8. How do you run a command on a single file once the file has been found.

Man Pages

Having covered the info pages, we need to look at man pages since man is the standard on most UNIX and Linux systems. 'man' is short for manual. This is not a sexist operating system. There are no woman pages but we can find out how to make some a little later (to keep man company).} Manual pages are available on every operating system. (If your system administrator hasn't installed them, ask him politely to do so, as no Linux system should be running without man pages.).

The man command is actually run through a program called less, which is like more except it offers more than the more command does.

[Note] Note

Mark Nudelman, the developer of less, couldn't call it more, since there was already a more command, so it became less. Linux people do have a sense of humor.

To invoke man pages type:

man <command>

For example, the ls command that we info'ed above,

$ man ls | less

Looking at our example above, the manual page on the ls command is run through the less command.

What can you do from within man?

Well, pretty much the things you can do with info. Instead of a menu system, and nodes, we're looking at a single page detailing all the options and switches of the ls command.

If we want to search for a particular pattern we would use forward slash (/) just like we did in info.

For example, we could type


This pattern search would take us to the end of the man page to look at the SEE ALSO section.

We could type question mark with a pattern, which does a reverse search for the specified pattern. Remember forward slash does a forward search and question mark does a reverse search.


This pattern search will reverse search up the man page to look for the pattern NAME.

[Note] Note

You will notice that I'm not saying look for the string NAME, rather I'm saying look for the pattern NAME. This is because pattern matching is a critically important part of UNIX and Linux and shell scripting. We'll learn more about patterns as we go through the course.

If we want to scroll down one page at a time within the man page (i.e. we've looked at page 1 and we've read and understood it, and we want to go to page 2), then the space bar takes us forward by a page.

Similarly if we want to reverse up the man page, we press b for back, which will scroll backwards through the man page.

How do we get back to our prompt? The 'q' key comes in handy again. 'q' for quit.

man pages are generally broken down into a host of different sections. There's a SYNOPSIS section, a DESCRIPTION section, and a SEE ALSO section. Read through the man page and you will understand the different sections.

If you need help on moving around through the man page, type 'h' for help, which will give you a listing of all the help commands. You will see that it has displayed the help commands NOT for man but for less. Why? Because the pager for man, (pager, the tool that gives you one page at a time instead of just scrolling the man page past you too fast to read), is the less command

We will cover the less command a bit later but you can look it up with the info pages as follows:

info less

So 'h' within the man page will show you help on the 'less' command at the same time as displaying the requested manual page.

Sometimes you need to read a man page three or four times before you completely understand it, and of course sometimes you may never understand it! Don't be deterred. That's what separates the kanga's from the roo's.

Exercises for man:

  1. do a man on the nl command

  2. What is the function of this command?

  3. How would one right justify the number ensuring it has leading zeros?

  4. And also number non-blank lines?

  5. Who wrote this program?

  6. What else should we view to get a complete picture of the nl command?

  7. What version of the nl command do you have installed on your system?

The whatis Database

The whatis database is usually rebuilt on a Linux system at night. The job of the whatis database is to search through every manual page on your system looking for the NAME section within these man pages, classifying them and placing them into a database, to facilitate searching in the future.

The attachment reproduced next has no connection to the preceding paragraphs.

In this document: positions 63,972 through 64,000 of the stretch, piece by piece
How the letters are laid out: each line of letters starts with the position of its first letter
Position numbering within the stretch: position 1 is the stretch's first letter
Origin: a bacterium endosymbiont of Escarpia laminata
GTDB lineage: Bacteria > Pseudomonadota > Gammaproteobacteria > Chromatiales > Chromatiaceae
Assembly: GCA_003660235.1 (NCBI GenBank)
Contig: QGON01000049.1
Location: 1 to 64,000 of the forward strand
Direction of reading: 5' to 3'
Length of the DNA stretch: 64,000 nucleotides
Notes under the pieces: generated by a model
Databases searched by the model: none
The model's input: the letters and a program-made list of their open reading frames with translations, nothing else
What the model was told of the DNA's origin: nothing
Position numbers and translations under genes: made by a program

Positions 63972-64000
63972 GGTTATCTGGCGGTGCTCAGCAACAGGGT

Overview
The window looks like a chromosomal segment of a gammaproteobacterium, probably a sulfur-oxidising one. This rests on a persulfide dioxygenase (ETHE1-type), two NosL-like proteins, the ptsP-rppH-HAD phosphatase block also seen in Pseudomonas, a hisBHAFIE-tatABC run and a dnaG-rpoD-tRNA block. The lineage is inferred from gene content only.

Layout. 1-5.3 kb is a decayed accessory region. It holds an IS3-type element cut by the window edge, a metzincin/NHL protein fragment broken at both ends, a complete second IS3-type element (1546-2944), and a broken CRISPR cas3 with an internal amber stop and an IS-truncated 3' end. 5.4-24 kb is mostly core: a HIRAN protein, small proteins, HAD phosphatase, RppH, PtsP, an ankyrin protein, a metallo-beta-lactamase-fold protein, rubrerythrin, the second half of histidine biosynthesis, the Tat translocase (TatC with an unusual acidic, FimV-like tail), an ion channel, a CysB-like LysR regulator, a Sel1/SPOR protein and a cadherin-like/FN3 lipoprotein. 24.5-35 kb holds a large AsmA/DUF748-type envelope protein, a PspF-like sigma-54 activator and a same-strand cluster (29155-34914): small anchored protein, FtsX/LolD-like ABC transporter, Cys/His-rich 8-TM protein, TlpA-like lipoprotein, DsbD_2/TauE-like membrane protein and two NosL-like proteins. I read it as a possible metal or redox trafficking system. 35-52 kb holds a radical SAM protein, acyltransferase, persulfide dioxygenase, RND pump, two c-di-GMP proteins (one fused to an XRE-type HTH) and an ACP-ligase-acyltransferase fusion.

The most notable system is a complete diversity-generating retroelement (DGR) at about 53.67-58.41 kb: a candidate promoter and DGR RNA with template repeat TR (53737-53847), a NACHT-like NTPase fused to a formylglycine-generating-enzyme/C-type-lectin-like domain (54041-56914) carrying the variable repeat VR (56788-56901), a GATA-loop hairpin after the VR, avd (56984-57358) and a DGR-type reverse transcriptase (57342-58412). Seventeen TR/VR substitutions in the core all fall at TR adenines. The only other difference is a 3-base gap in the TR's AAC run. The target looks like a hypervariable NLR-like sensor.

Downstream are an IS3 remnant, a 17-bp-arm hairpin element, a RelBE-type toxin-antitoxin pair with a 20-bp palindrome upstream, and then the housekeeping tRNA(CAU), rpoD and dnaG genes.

The whatis database is useful in that it gives us the ability to quickly look up what a particular command does. So if I asked you to tell me what the nl command does, you could look it up in the man pages or you could look it up in the whatis database.

man nl


whatis nl

The latter method should return with the NAME section from the man page, showing you what the commands job is on the system. It should tell you that nl numbers the lines. Similarly wc counts words, lines and characters for you.

The whatis database is very useful because it allows you to quickly find out, what a particular command on the system does.

If the whatis database is not up-to-date, it is quite simple to update it. Generally though, the updating of the whatis database is a simple automated process. Once a night, the operating system should go about updating the whatis database. Even if the system administrator has installed a whole host of new software on the system, by virtue of the fact that the man pages for that software would be installed at the same time as your new application is installed, your whatis database should pick up those pages and add them to its database each night.

As a side note, updating the whatis database manually is simply a matter of

$ makewhatis -u -w

and the whatis database will be updated.

Adage 1.3 - the notion of being good because you are lazy.

The idea behind being lazy is that you want to take a system and get it to do stuff automatically for you, so that you can spend more time surf-skiing or walking on the mountain, or doing things you enjoy doing.

Now people say to me "Why must I be lazy?"

Because it means that you need to think of better, quicker ways of doing things and shell scripting is a way to achieve that.

If you haven't thought of a better way of doing it, you're not applying your mind. If you apply your mind you will find that there are many different ways to skin a cat in Linux. Shell scripting is one of the many ways you can speed up mundane tasks.

So the idea behind shell scripting is to automate this process of getting jobs to be done on your behalf.

To achieve this using scripts, you could take a series of system administration tasks, put them together in a single script, run them unattended and they should produce output that would (hopefully) match what you require.

Finally, this brings me to another adage.

Addage 1.3

There is never only one way of solving a problem in Linux. The way I solve a problem may be completely different to the way you solve it. But does this matter? Absolutely not! Is my solution better than yours? Perhaps, but I have been doing this for a long time, so take note of how I do it.